Rent is your other big cost, so always negotiate with your proprietor, says Winship.

“Coronavirus has highlighted how café owners are stuck with fixed rents regardless of turnover,” he explains. “If you can renegotiate rent based on turnover, it’s more flexible.

“It also means landlords have more interest in helping you and preserving the high street. Also, understand how each piece of equipment will contribute to your business.

“Don’t let anyone sell you fancy coffee machines you don’t need.”

When it comes to avoiding unnecessary costs, St Martin’s Coffee Roasters have a few more tips to share.

Make sure staff clock in and out when their shift starts and finishes, not when they arrive and leave the building. Use a staff scheduling app to understand how much a rota will cost and help you communicate rotas effectively.

Get a trustworthy electronic point of sale (ePOS) system to help you shape rotas for busy and quiet times. Keep a waste book and make it a business rule to record any wastage.

Do weekly stock takes to avoid wastage and check nothing is going missing.

Finally, manage inventory carefully and operate a just in time system designed to have the right level of inventory available at the right time.

If you plan for and run your business well, you can expect to make more money as you gain experience, train staff, build your brand, and increase the efficiency of your operation.

Customer loyalty will also grow over time, especially if you offer top-notch customer service and a loyalty card in place to sweeten the deal.

Still struggling to stay in the black?

Once you’ve optimised your cost basis, the main two factors you can try boosting are customer numbers and average receipts.

Since most café costs are fixed, attracting one more customer an hour or boosting average sales by £1 per sale could increase revenue significantly.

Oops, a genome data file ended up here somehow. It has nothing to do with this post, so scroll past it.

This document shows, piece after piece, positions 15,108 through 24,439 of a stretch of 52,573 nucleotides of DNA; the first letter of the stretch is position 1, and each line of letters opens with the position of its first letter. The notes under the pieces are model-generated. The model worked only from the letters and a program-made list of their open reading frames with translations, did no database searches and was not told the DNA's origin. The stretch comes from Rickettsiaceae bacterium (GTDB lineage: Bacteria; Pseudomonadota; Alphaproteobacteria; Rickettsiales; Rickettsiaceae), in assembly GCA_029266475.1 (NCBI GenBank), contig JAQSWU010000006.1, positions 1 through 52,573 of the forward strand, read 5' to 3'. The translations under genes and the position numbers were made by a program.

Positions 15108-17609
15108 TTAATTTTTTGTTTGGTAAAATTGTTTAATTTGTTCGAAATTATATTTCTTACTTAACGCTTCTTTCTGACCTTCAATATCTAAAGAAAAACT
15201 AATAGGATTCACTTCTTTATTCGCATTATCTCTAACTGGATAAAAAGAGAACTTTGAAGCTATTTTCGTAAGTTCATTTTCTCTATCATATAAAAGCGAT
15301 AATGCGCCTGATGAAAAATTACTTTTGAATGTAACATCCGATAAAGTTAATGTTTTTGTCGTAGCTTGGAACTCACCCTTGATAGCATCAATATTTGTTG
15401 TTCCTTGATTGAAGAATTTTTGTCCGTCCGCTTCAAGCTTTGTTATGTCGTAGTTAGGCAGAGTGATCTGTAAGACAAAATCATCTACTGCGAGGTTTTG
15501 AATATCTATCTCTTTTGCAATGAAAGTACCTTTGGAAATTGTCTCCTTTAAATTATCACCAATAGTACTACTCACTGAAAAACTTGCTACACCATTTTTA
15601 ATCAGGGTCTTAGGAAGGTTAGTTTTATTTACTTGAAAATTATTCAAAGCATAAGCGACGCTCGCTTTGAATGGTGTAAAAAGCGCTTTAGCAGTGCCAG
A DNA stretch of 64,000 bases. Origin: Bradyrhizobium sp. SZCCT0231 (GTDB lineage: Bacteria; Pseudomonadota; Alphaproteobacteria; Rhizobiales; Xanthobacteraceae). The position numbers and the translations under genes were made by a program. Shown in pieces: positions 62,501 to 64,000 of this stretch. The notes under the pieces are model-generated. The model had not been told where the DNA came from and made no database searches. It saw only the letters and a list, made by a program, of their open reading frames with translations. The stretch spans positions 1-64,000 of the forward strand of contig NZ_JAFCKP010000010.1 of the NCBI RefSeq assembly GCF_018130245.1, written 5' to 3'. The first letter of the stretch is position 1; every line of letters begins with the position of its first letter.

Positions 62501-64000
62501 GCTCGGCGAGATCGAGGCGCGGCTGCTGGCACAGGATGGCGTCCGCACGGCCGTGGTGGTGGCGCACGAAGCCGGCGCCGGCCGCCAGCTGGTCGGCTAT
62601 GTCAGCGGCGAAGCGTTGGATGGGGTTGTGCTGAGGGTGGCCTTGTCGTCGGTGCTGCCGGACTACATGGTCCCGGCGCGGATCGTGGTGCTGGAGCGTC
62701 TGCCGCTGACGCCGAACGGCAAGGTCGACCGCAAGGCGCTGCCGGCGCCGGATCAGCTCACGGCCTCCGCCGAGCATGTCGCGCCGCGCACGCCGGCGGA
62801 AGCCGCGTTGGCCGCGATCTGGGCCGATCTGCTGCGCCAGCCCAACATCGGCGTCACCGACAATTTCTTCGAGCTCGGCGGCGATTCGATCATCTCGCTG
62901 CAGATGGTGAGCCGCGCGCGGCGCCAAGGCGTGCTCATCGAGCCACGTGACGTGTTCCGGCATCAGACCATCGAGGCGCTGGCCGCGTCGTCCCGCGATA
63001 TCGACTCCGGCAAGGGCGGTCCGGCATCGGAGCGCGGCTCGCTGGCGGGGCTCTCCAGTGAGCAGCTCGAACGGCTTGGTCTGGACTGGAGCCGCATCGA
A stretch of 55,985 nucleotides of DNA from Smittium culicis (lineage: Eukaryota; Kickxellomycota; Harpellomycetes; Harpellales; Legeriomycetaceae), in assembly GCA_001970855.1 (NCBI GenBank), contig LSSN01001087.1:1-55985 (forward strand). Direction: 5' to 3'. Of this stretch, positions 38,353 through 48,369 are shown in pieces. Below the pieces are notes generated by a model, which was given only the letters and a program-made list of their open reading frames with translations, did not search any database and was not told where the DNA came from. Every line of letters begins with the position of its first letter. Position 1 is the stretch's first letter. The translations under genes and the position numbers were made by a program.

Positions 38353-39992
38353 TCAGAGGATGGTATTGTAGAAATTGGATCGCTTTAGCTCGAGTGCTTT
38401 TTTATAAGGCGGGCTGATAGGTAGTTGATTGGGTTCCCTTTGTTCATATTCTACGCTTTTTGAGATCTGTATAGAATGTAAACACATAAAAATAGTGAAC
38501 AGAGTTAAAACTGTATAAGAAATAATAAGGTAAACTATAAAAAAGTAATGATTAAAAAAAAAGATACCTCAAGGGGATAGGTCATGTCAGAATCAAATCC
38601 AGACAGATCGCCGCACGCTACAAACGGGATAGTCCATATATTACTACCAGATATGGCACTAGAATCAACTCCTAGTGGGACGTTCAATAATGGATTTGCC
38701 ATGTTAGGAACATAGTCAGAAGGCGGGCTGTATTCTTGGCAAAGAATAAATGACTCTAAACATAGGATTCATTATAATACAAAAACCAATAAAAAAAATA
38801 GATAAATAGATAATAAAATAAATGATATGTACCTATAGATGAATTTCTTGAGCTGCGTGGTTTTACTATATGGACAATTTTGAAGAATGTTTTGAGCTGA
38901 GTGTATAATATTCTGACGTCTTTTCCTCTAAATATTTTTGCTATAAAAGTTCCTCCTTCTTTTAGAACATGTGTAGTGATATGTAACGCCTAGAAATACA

Consider selling higher-margin products, such as alcohol, low-prep plates and desserts you can make cheaply in-house such as ice-cream and cakes.

Incentivise your staff to upsell and cross-sell as much as possible without coming off as pushy to the customer.

Your customers are at the centre of your business, so remember to get their feedback and use it to adapt your offering and stay competitive.

Ask them for their thoughts on your products and services, and show them you’re listening by making small, gradual changes to fit the evolving needs of your target market.

The best way to keep your revenue up is to build a loyal customer base and continue delighting them with quality products and excellent service.

Final thoughts

Now you have a good idea of how much profit coffee shops make annually, it’s time to factor your new-found knowledge into your planning.

If you’ve got designs on opening your own café, do your research on the location, consider your unique selling point(s), think about the overheads that need to be included, and remember that your customers are an important piece of the puzzle.

So grab yourself a coffee and build out your business plan, then take the steps to make your café a reality.

Business plan template for food and drink companies

Want to create a business plan for your food or drink company but not sure how to do it? Download our free and easy-to-use business plan template and you can get started.